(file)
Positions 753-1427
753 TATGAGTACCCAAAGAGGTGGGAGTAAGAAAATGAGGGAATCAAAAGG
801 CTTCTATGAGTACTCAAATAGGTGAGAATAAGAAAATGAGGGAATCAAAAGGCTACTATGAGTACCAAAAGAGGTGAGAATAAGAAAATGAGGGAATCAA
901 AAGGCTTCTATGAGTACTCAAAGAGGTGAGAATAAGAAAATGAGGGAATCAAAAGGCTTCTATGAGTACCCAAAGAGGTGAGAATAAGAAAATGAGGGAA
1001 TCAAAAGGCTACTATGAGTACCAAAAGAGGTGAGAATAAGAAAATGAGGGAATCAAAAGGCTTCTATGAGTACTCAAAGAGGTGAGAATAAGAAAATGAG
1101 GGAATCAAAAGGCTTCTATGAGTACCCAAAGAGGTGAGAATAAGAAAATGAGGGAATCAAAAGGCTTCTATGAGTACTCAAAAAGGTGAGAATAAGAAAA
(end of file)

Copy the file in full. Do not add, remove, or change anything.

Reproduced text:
Positions 753-1427
753 TATGAGTACCCAAAGAGGTGGGAGTAAGAAAATGAGGGAATCAAAAGG
801 CTTCTATGAGTACTCAAATAGGTGAGAATAAGAAAATGAGGGAATCAAAAGGCTACTATGAGTACCAAAAGAGGTGAGAATAAGAAAATGAGGGAATCAA
901 AAGGCTTCTATGAGTACTCAAAGAGGTGAGAATAAGAAAATGAGGGAATCAAAAGGCTTCTATGAGTACCCAAAGAGGTGAGAATAAGAAAATGAGGGAA
1001 TCAAAAGGCTACTATGAGTACCAAAAGAGGTGAGAATAAGAAAATGAGGGAATCAAAAGGCTTCTATGAGTACTCAAAGAGGTGAGAATAAGAAAATGAG
1101 GGAATCAAAAGGCTTCTATGAGTACCCAAAGAGGTGAGAATAAGAAAATGAGGGAATCAAAAGGCTTCTATGAGTACTCAAAAAGGTGAGAATAAGAAAA